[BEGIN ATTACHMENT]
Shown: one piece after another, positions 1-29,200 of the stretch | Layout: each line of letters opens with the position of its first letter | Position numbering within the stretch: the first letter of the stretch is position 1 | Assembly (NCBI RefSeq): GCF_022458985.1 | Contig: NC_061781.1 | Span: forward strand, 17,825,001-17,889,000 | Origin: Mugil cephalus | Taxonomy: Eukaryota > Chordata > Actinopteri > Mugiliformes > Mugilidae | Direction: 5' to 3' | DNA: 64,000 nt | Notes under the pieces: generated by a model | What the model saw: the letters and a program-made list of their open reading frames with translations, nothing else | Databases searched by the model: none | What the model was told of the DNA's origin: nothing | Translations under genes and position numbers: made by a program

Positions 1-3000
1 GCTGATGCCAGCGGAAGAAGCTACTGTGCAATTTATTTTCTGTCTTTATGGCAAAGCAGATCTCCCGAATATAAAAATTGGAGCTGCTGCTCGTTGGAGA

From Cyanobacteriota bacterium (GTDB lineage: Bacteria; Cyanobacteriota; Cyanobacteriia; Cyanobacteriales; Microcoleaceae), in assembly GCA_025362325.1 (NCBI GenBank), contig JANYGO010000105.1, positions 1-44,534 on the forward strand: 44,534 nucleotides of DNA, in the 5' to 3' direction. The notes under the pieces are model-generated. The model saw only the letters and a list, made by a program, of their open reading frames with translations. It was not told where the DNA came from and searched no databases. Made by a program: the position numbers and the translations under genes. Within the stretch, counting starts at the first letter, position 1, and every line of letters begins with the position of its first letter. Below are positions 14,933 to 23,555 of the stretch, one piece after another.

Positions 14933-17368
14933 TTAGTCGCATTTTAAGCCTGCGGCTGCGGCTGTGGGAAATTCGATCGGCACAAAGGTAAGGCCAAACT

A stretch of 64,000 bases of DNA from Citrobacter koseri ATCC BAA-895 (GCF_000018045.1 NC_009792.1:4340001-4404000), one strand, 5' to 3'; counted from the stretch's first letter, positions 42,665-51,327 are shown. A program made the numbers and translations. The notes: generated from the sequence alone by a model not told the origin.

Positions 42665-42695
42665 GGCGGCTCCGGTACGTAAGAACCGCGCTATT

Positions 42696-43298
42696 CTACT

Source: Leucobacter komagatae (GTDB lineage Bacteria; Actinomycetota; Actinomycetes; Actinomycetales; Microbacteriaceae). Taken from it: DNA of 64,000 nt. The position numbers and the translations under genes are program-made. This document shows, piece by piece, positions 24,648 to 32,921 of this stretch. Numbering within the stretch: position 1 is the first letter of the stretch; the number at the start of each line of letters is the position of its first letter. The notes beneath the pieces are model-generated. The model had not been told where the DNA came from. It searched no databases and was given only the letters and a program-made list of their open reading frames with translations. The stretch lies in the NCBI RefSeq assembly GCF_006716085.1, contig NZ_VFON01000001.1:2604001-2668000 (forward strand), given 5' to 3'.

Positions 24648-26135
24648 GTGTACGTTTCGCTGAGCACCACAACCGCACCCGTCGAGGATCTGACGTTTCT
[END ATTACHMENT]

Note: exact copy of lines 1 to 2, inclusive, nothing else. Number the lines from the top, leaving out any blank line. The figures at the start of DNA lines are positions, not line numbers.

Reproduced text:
Shown: one piece after another, positions 1-29,200 of the stretch | Layout: each line of letters opens with the position of its first letter | Position numbering within the stretch: the first letter of the stretch is position 1 | Assembly (NCBI RefSeq): GCF_022458985.1 | Contig: NC_061781.1 | Span: forward strand, 17,825,001-17,889,000 | Origin: Mugil cephalus | Taxonomy: Eukaryota > Chordata > Actinopteri > Mugiliformes > Mugilidae | Direction: 5' to 3' | DNA: 64,000 nt | Notes under the pieces: generated by a model | What the model saw: the letters and a program-made list of their open reading frames with translations, nothing else | Databases searched by the model: none | What the model was told of the DNA's origin: nothing | Translations under genes and position numbers: made by a program

Positions 1-3000